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Archive for July 18th, 2008

This post is part of a series in which I am providing an overview of my healing process from child abuse. The story begins here.

In the summer of 2003, my mother-abuser had major surgery. She could not be left alone after coming home from the hospital, so my sister and I agreed to split up the time to stay with her. I was dreading staying at her house but believed that it was my duty to go. My son was only two years old at the time. I was a stay-at-home mom, so I took him along with me.

From the moment I walked in the door, I was edgy. I felt rage brewing beneath the surface, but I could not tell you why. I remember my mother falling asleep while we watched TV, and the thought raced through my head that I hoped she was dead. I was mortified by this thought, which I now know was the thoughts of Irate, who was one of my alter egos.

After I had been there for three days and still had one or two left to go, my anxiety was peaking. I was a complete wreck, even though my mother was doing nothing outwardly to warrant my reaction. I cried myself to sleep each night and prayed that I could leave soon.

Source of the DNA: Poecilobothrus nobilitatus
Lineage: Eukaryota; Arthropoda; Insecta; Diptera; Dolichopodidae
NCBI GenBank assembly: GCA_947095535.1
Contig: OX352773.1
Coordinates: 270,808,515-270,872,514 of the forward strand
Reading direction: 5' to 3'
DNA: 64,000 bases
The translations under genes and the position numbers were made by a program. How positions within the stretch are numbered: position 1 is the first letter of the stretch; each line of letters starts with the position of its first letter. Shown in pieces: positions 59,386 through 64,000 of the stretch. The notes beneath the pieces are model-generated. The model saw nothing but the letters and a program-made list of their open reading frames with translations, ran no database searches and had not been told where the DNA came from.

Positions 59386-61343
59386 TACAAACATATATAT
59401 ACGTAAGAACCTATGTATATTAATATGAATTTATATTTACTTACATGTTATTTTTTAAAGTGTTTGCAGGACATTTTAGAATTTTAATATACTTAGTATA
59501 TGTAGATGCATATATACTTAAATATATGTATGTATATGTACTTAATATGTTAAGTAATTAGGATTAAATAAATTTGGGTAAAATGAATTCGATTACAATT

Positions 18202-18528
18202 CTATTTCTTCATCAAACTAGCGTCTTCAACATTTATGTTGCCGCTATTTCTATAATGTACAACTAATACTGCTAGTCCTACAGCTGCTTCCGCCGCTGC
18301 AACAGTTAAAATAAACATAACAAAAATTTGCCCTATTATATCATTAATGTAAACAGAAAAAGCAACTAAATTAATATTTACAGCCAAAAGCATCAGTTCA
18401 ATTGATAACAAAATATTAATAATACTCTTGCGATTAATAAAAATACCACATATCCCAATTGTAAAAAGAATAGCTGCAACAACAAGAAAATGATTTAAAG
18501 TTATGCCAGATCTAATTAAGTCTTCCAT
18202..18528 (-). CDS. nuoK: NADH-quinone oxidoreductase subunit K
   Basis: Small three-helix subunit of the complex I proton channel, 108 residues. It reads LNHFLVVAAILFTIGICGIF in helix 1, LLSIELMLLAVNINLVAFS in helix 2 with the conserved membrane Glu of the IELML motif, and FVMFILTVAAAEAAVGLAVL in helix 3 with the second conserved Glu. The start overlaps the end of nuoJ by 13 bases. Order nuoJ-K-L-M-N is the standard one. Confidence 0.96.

During the night, my mother-abuser knocked on my door at midnight and told me that I had to go to the 24-hour Wal-Mart to pick up something for her. She lives in the middle of nowhere, so it was not safe for me to drive 15 miles on country roads to run this errand for her, but I did it because I believed that I had no other choice. I left my two-year-old son behind because he was fast asleep.

When I returned from the errand, my mother told me that my son had awakened while I was gone, and she had gone into his room. I completely flipped out. An alter ego took over (Irate), and I was just along for the ride.

I pulled my son out of his crib, slammed the door to my room, and held him close. I bawled my eyes out, asking if that crazy woman had hurt him and apologizing for leaving him alone with her. Frantic thoughts were racing through my head, filled with fear that she had sexually abused him.

The weird thing was that these were not “my thoughts.” I felt as if I had been shoved to the corner of my head and that “somebody else” was controlling my body. I stayed co-present (did not black out) for the entire thing: I just was not in charge.

The next morning, my mother told me to leave right away, and I probably left skid marks as I drove away very quickly. I stayed in a rage for weeks, which I now recognize as Irate staying co-present. This experience is what kicked off my healing process from child abuse.

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Photo credit: Lynda Bernhardt

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